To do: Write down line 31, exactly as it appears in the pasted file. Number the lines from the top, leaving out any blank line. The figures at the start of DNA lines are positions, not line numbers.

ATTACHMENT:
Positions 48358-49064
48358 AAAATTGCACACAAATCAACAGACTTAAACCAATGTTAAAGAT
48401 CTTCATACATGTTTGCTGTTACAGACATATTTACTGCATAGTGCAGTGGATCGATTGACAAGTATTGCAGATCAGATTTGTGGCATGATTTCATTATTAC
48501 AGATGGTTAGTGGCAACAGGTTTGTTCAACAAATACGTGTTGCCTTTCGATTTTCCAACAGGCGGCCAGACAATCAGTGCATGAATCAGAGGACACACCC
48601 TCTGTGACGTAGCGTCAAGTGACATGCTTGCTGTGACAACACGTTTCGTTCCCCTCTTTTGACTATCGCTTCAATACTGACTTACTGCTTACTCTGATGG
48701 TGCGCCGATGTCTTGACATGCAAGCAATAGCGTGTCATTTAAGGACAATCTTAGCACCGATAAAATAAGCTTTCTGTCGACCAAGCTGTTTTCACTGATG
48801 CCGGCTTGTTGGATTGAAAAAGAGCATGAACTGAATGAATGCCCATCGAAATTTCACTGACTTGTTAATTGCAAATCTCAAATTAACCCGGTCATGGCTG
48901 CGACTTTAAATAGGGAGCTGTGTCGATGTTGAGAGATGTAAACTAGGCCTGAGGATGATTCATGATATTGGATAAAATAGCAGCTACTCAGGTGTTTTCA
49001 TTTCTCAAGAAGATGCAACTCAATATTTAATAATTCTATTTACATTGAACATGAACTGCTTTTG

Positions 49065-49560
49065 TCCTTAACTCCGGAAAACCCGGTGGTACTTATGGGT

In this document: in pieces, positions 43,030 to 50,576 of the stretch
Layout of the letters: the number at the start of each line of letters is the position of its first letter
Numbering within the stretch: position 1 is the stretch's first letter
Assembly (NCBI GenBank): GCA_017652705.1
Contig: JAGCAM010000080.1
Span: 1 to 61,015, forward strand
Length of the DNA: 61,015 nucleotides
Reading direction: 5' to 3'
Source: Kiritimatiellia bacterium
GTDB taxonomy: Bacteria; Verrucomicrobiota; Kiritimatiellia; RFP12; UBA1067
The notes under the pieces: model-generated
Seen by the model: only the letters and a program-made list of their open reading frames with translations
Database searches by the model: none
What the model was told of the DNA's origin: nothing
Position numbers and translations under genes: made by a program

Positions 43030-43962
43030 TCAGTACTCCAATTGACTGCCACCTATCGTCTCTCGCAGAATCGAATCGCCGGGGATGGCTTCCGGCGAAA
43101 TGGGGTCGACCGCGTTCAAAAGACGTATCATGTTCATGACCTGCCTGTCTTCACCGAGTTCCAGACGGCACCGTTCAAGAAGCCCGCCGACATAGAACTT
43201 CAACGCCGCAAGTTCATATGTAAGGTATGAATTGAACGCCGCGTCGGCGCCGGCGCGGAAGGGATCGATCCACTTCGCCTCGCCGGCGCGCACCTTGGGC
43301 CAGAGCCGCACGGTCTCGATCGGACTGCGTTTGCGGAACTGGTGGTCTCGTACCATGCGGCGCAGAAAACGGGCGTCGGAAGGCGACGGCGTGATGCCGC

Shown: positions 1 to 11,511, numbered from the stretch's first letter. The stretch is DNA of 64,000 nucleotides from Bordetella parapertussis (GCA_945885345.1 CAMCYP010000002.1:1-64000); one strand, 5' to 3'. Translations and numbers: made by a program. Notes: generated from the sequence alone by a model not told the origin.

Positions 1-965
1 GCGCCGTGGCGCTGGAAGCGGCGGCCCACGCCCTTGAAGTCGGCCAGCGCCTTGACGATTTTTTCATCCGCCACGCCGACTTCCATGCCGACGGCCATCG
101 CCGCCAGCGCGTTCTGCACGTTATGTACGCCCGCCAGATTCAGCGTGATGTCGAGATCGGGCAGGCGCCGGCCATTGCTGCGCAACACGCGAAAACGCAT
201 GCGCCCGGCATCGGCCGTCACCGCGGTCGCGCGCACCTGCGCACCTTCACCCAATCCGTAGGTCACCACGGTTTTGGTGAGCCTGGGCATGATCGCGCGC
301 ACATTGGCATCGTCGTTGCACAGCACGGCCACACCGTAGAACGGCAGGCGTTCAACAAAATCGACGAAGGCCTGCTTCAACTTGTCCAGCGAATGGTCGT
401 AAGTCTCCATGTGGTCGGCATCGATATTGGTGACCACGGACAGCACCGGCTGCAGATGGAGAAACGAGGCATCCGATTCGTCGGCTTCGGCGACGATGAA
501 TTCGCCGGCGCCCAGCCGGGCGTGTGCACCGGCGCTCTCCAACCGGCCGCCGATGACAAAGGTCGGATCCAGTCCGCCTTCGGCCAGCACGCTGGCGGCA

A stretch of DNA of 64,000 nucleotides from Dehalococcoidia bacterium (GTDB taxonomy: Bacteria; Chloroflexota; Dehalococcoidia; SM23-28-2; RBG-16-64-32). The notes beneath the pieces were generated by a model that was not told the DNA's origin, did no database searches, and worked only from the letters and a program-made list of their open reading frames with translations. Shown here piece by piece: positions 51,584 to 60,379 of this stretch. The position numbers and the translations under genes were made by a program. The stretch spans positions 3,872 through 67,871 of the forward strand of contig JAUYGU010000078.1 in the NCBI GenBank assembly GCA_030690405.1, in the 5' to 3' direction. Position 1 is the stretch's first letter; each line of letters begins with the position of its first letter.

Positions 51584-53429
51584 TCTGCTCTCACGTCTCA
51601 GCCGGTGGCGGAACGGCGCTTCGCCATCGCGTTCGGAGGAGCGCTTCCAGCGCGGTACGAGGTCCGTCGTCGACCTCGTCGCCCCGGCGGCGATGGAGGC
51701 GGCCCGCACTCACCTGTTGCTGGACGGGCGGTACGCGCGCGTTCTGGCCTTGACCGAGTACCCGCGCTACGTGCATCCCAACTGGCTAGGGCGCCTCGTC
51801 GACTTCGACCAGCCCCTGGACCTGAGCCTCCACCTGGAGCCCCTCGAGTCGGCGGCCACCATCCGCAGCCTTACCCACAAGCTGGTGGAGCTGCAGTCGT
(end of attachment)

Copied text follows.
43301 CAGAGCCGCACGGTCTCGATCGGACTGCGTTTGCGGAACTGGTGGTCTCGTACCATGCGGCGCAGAAAACGGGCGTCGGAAGGCGACGGCGTGATGCCGC